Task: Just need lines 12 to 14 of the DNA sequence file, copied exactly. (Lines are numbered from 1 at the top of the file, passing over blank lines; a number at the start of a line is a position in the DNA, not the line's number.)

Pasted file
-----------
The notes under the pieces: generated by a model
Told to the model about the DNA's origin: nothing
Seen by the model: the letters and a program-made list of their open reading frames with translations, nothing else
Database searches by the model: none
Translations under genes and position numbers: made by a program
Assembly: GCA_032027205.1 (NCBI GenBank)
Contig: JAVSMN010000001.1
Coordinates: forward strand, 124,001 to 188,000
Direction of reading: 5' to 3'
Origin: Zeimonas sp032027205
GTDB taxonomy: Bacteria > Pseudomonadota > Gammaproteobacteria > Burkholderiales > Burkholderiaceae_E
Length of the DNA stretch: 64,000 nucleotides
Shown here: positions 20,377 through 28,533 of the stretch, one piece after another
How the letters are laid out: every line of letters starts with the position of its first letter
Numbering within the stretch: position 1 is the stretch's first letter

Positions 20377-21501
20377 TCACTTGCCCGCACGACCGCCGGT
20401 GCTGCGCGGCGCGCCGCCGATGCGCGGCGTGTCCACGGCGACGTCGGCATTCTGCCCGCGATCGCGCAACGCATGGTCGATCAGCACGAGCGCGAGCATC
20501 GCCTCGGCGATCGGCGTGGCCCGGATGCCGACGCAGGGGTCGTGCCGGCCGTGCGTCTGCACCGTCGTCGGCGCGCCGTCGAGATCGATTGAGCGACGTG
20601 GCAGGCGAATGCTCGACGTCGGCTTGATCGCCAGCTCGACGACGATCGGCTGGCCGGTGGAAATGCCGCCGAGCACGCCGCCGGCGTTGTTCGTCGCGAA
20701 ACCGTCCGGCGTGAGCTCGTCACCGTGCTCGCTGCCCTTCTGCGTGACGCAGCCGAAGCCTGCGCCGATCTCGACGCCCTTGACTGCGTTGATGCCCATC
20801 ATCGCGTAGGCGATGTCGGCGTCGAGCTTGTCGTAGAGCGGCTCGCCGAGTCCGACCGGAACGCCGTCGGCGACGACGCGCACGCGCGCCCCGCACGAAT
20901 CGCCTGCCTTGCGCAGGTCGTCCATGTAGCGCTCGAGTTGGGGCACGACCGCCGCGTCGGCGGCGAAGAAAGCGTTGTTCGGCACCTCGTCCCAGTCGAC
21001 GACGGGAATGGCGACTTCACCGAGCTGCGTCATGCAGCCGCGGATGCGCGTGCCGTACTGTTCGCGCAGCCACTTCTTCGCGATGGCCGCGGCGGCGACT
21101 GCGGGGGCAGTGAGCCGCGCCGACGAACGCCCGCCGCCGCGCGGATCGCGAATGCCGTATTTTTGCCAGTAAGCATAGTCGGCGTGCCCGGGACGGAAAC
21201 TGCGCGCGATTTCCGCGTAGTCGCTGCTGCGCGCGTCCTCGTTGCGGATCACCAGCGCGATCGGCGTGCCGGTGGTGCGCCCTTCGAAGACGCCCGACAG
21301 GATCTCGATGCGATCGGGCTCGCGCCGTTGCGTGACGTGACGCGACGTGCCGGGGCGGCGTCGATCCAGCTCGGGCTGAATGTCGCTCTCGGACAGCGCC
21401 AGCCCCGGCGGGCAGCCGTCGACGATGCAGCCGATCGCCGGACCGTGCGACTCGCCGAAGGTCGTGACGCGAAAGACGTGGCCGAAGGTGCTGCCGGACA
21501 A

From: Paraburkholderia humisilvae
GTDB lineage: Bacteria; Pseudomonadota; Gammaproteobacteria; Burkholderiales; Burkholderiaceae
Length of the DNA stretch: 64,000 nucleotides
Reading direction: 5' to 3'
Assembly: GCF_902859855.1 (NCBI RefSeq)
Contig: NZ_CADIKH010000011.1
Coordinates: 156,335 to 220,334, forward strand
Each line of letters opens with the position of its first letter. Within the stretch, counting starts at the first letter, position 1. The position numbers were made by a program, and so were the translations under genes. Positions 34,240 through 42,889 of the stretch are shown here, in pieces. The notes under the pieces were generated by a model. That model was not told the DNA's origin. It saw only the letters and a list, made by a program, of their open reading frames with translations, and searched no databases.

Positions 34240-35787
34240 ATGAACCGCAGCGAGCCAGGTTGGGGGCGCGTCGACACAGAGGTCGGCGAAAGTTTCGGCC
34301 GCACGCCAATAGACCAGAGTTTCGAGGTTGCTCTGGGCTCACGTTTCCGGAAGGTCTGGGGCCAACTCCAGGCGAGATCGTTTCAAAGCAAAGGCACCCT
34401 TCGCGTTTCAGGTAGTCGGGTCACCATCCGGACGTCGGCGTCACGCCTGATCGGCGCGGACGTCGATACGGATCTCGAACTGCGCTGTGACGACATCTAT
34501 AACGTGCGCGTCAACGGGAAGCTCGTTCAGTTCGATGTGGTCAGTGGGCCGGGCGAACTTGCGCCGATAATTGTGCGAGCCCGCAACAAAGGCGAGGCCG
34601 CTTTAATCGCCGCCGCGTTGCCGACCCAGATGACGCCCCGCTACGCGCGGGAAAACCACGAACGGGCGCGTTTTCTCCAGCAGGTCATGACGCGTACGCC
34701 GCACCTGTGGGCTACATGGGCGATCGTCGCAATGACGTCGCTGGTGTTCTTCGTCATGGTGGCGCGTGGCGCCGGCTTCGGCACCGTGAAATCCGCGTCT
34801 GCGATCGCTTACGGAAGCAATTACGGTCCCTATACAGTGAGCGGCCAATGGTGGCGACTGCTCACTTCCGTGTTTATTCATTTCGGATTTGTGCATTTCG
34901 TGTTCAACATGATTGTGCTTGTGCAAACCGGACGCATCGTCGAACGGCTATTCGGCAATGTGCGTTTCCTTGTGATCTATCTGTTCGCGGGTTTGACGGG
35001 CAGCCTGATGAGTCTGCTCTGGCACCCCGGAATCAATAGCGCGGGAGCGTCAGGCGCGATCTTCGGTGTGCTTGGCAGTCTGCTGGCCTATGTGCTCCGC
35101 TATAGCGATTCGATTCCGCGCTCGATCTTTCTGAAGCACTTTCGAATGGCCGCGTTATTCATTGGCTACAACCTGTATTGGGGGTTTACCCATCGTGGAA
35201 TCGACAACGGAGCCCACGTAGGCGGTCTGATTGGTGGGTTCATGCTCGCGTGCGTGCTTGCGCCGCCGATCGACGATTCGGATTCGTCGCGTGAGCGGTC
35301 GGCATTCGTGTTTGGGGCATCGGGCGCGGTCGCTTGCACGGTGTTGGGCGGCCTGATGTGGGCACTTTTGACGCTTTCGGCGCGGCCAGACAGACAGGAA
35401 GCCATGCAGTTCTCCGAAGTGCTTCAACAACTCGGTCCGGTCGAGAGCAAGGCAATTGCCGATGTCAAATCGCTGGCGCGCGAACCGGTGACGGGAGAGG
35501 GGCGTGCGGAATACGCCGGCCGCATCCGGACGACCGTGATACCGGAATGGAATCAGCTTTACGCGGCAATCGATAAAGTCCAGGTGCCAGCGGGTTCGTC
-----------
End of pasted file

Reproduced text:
Length of the DNA stretch: 64,000 nucleotides
Shown here: positions 20,377 through 28,533 of the stretch, one piece after another
How the letters are laid out: every line of letters starts with the position of its first letter